The way the Laboratory operated that program, it was totally dispersed.  So, the scientist who was working on some of that stuff had it in his desk, had it in his safe.  They lost all kinds of accountability and all kinds of stuff that was sensitive wound up unaccounted for.  The Congress was really upset and the White House was upset that the Congress was upset.  Then, that was the biggest challenge that we had to deal with right away. 

So, I wound up being the Director of Security, Safeguards and Emergency Management.  Their performance, also, across the board, was not being rated well by the Department of Energy.  They had an unsatisfactory performance rating in 2004.  We took that to satisfactory in 2005, '06 and '08--we had no inspection in 2007--but the ACREM thing was the one that really clobbered them. 

What we had to do was centralize the program.  So, what I did, basically, was set up a series of twenty centrally-controlled libraries.  So, they still had easy access to it, but they were managed by a trained person who knew how to manage that data.  It was issued to them for their use and personal accountability, and then, returned to those libraries.  It took awhile to build that program, but that bailed us out of that.  We got our performance up. 

I forget the exact timelines, but, as a result of that and some other challenges--the Wen Ho Lee situation, the ACREM thing--the University of California wound up losing the contract there.  They'd kept fifty-one percent of the contract to do the science, but a group called LANS, Los Alamos National Security, came in and ran other parts of the operation.  So, that was a transition, from no longer pure University of California to Los Alamos National Security running primarily the operational side of the Lab, while the University of California kept doing the science.

We were also responsible for emergency management and response and for HAZMAT, hazardous materials response, and fire department.  This is about the time that we designed that multi-million-dollar project I was telling you about to protect the special nuclear materials.  That's the NMSSU Project, the Nuclear Materials Safeguard and Security Upgrade Project, and building the PIDADS system that I told you about.  That's when the funding came in for that.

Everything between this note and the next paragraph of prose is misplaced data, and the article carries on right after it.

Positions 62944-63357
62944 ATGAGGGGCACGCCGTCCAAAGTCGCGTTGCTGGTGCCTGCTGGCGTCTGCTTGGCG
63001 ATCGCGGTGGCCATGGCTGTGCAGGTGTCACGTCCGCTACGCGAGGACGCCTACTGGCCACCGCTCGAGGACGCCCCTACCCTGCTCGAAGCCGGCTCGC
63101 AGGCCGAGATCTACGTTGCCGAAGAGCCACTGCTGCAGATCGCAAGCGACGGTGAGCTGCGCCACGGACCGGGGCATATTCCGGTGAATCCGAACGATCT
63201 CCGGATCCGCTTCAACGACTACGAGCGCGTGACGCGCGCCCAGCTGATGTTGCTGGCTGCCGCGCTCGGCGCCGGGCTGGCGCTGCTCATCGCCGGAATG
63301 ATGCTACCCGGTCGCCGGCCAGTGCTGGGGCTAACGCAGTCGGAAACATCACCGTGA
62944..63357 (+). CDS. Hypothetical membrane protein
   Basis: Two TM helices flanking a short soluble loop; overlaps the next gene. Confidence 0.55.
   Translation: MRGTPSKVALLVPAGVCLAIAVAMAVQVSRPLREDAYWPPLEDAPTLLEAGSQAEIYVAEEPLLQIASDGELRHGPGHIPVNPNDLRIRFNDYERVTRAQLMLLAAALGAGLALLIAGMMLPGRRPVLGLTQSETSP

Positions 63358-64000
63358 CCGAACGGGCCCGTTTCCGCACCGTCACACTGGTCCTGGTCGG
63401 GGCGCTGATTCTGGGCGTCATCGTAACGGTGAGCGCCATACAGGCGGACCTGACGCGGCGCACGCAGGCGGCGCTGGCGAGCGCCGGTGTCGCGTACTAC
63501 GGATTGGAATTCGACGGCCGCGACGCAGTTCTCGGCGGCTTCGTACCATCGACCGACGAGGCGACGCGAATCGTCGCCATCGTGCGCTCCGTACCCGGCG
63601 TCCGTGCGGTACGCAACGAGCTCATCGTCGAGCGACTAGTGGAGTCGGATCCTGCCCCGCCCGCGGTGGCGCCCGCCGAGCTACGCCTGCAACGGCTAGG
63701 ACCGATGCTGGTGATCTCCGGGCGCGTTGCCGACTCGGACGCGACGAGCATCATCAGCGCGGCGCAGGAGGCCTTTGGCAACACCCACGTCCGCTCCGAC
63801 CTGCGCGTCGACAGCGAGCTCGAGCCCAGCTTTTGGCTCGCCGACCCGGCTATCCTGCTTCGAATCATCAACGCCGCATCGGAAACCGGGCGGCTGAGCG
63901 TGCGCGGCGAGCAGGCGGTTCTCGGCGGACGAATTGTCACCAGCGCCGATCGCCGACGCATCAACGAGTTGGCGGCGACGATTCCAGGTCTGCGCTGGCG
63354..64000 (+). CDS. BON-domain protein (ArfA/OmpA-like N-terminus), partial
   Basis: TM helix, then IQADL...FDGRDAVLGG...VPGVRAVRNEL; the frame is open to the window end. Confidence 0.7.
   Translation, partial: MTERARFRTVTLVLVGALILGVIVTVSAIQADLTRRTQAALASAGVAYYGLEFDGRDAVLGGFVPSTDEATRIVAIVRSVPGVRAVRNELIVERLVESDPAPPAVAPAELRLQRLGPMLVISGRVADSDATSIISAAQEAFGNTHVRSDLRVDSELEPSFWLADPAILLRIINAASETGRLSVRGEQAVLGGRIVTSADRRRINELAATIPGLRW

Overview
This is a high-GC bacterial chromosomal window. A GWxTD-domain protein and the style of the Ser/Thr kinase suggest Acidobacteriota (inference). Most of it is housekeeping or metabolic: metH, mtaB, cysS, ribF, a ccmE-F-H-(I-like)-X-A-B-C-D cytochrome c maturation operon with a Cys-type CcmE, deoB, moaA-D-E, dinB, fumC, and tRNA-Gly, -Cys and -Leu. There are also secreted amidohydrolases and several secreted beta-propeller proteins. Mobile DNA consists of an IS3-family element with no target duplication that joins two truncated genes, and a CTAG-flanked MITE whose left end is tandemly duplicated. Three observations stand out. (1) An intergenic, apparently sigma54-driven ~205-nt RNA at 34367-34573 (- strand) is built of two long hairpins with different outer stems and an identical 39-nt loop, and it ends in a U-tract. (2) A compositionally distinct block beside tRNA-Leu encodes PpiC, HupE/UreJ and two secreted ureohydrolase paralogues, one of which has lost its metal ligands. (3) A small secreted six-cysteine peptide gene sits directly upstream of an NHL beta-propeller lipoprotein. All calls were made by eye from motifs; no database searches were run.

Then, during my tenure, we successfully completed phase one of the project, early and under budget.  The other one, the phase two, took a lot more money and a lot longer time.  By then, I'd done a number of other things and had just been recalled from retirement to work the pro force again, but that's jumping way ahead. 

We also built the Deployed Security Model.  That model, basically, we took the bureaucracy that was all in the Office of Security bureaucracy and dispersed it to the key facilities, the operational facilities, and had them working directly for that facility boss.  So, you still were networked in terms of the security group, but the guy sitting right near--whoever's running the thing--has a security advisor.  

We built that whole system.  The Deployed Security Model made a huge difference, putting the expertise close to the work, and drove our incidents, security incidents, way, way down.  So, that was all part of that time phase, yes.

SI:  Looking at these things from the outside, like the ACREM issue, you get the impression that information is just going missing and it could wind up in enemy hands, but it seems like the problem is more just somebody taking something, putting it in their desk.

JK:  No, they destroyed it and didn't account for it.

SI:  Okay.